Do I offer a new perspective to the discussion? Perhaps not. But if you can take one thing away from this piece, let it be this: Every purchase has benefits and compromises. Purchasing a small car will limit your leg room, but you’ll experience better gas mileage. Purchasing a Micro 4/3 camera may limit your image’s resolution or hinder your ability to greatly blur a background, but the small size and high quality, inexpensive lenses will greatly improve your love for the hobby. And purchasing a desktop computer will eliminate portable computing, but will provide numerous benefits when at your desk, such as better posture, more screen real estate, and faster processing speeds. Determining which compromises to live with and which benefits to experience is the name of every purchasing game.
For me, everything about this 5K Retina iMac decision came down to the iPad. Yes, the iPad.
The iPad’s computing capabilities have steadily improved over the years. Just two short years ago, the iPad’s OS was limited to gated apps and hardware constraints. Every iteration of the iPad pushes it further into the realm of being the ultimate portable computer. As of today, I can import photos to the iPad, edit them quickly all with the tip of my finger, export them in a small file format, and upload them to the web to be published on this site. I can take the iPad to almost any spot in the world and have a data connection to share where I am and what I’m doing. And I can now work on the iPad through its powerful app extensions for an incredible 10 to 11 hours per day.
The necessity for a laptop is diminishing with every iteration of the iPad. At least for me it is.
And that’s why I went with the 5K Retina iMac. I compromised slightly by giving up portability, but in turn, I get to use this incredible display to edit photos and to read text. I now have a gigantic Fusion Drive to store all my photos, videos, and music without having to worry about running out of space. I even have the ability to upgrade this machine if it begins to slow down in the future.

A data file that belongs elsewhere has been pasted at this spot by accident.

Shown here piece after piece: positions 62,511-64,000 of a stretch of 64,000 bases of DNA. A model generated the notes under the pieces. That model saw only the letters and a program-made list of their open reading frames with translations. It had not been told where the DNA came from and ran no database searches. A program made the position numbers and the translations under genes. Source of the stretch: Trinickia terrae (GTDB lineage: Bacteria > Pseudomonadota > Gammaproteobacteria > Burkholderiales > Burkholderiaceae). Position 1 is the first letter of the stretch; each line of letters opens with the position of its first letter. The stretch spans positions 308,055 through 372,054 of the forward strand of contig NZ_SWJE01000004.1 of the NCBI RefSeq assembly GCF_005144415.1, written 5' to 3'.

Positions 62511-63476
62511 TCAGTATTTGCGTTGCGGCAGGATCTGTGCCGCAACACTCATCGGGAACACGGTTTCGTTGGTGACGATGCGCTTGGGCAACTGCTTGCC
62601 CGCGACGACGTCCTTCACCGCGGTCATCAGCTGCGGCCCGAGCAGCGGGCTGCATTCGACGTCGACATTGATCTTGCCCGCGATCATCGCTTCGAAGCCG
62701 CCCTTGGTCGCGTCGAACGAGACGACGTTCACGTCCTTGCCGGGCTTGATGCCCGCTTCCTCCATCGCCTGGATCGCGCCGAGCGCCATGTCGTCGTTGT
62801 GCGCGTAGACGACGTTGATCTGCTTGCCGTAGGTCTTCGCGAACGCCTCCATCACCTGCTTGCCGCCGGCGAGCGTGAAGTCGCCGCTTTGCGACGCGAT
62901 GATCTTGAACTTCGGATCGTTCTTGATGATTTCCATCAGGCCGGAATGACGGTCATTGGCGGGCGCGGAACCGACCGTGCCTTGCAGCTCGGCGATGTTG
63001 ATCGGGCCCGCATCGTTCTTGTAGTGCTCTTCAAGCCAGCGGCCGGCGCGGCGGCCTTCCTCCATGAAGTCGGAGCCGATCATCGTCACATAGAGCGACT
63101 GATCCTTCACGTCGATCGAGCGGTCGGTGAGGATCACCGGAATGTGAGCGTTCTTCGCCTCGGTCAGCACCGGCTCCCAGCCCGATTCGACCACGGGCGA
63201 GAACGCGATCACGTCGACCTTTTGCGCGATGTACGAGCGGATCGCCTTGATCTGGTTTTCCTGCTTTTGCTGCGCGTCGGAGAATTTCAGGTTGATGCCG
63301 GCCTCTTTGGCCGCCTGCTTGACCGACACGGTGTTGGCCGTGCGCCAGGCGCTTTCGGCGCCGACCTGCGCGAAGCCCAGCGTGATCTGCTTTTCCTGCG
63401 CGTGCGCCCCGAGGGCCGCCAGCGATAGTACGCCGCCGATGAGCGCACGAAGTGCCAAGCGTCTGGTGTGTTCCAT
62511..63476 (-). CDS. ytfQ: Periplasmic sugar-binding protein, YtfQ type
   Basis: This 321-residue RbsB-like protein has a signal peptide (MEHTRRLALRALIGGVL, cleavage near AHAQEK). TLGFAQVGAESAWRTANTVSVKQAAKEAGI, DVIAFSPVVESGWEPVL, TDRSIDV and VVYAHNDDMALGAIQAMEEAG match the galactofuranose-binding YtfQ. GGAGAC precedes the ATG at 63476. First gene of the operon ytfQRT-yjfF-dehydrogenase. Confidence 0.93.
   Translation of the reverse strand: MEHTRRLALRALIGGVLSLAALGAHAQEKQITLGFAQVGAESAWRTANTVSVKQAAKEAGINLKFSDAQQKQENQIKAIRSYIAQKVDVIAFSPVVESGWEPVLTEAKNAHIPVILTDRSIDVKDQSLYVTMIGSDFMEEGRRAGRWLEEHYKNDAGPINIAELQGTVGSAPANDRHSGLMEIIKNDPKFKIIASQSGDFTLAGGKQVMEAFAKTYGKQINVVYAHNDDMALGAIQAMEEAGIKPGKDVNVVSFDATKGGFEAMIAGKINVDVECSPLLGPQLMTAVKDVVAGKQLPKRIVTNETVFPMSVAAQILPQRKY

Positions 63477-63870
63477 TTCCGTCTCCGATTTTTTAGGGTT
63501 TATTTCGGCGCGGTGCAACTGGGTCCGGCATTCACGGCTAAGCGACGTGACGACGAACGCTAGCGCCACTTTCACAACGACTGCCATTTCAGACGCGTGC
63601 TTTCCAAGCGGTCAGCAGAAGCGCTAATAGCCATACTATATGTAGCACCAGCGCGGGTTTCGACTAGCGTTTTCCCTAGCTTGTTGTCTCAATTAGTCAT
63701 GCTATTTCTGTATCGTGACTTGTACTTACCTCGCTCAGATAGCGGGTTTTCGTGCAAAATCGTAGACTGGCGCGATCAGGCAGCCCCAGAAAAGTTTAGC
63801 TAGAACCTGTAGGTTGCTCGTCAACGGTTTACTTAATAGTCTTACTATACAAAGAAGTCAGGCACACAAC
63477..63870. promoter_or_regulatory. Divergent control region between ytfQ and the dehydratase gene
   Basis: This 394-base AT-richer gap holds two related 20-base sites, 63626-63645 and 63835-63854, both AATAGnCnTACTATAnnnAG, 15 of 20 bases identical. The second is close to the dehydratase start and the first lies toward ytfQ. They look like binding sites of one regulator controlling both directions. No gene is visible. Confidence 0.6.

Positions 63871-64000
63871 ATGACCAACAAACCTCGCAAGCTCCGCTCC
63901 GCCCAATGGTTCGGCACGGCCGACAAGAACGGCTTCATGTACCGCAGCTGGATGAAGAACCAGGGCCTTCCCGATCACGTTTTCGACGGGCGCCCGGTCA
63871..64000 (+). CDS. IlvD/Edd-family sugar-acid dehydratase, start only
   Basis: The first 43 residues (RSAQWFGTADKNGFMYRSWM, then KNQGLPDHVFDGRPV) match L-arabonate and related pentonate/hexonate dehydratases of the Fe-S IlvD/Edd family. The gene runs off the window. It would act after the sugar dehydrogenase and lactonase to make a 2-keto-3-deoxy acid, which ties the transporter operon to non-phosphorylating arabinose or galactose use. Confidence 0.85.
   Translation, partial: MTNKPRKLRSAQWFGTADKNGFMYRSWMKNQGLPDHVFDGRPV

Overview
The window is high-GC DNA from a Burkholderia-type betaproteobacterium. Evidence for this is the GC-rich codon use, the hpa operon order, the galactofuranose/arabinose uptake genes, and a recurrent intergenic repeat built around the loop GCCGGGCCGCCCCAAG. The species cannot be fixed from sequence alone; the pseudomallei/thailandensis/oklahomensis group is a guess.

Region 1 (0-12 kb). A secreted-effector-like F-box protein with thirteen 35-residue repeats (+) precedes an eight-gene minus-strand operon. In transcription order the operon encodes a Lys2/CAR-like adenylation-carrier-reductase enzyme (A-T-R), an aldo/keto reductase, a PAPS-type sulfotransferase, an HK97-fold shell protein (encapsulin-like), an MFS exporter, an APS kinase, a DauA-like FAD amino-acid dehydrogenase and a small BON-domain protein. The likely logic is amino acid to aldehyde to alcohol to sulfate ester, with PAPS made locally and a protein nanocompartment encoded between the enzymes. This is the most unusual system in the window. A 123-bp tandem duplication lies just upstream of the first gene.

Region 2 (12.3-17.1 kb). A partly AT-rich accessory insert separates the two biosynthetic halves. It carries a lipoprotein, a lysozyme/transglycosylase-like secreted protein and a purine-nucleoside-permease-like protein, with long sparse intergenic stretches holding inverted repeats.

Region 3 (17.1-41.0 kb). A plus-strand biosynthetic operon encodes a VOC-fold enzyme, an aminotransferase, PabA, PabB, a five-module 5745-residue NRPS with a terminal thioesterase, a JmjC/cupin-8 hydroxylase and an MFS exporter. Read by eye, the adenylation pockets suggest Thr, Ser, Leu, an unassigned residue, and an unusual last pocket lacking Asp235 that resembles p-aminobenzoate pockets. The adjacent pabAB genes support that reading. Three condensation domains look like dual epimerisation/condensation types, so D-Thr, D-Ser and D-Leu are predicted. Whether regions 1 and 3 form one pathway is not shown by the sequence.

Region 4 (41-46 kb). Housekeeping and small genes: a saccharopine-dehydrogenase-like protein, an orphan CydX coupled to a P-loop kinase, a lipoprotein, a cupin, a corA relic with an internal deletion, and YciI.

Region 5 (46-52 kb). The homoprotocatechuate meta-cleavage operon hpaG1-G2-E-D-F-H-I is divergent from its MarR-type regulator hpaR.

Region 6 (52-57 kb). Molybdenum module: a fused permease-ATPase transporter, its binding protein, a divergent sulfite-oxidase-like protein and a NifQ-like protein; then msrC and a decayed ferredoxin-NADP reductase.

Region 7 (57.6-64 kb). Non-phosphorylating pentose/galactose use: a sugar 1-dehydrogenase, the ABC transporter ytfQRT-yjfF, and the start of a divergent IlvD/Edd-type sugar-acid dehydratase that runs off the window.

I won’t dare say the iMac with 5K Retina Display is the best computer on the market, nor will I dare claim it’s the best option for most people. But I will say that desktop computers appear to be overlooked quite often these days. The constraints of a stationary computer outweigh the constraints of a smaller display for most people.
No matter what though, the desktop computer isn’t going to outright die. And if Apple continues to push the limits of display technology like they have with this 5K Retina iMac, we may just see a desktop resurgence in the future. I’m glad to be at the forefront of any theoretical resurgence, and I’m certainly glad to have all the real benefits of a beautiful 27” Retina Display.
Long live the iMac.
I went on an Apple computer purchasing spree about four or five years ago. I had a 15” MacBook Pro, a 21.5” iMac, a 20” Cinema Display, a 27” Thunderbolt Display, an 11” MacBook Air, and a 13” MacBook Pro all at some point in time. I truly forgot about the incredible beauty of Apple’s massive 27” displays. ↩
Although, at this point, the iPad is thin enough for just about everyone. Any thinner and I’d be worried about breaking it accidentally. I would prefer to see Apple maximize battery life on the iPad and surprise us with a battery that lasts a week rather than a day. ↩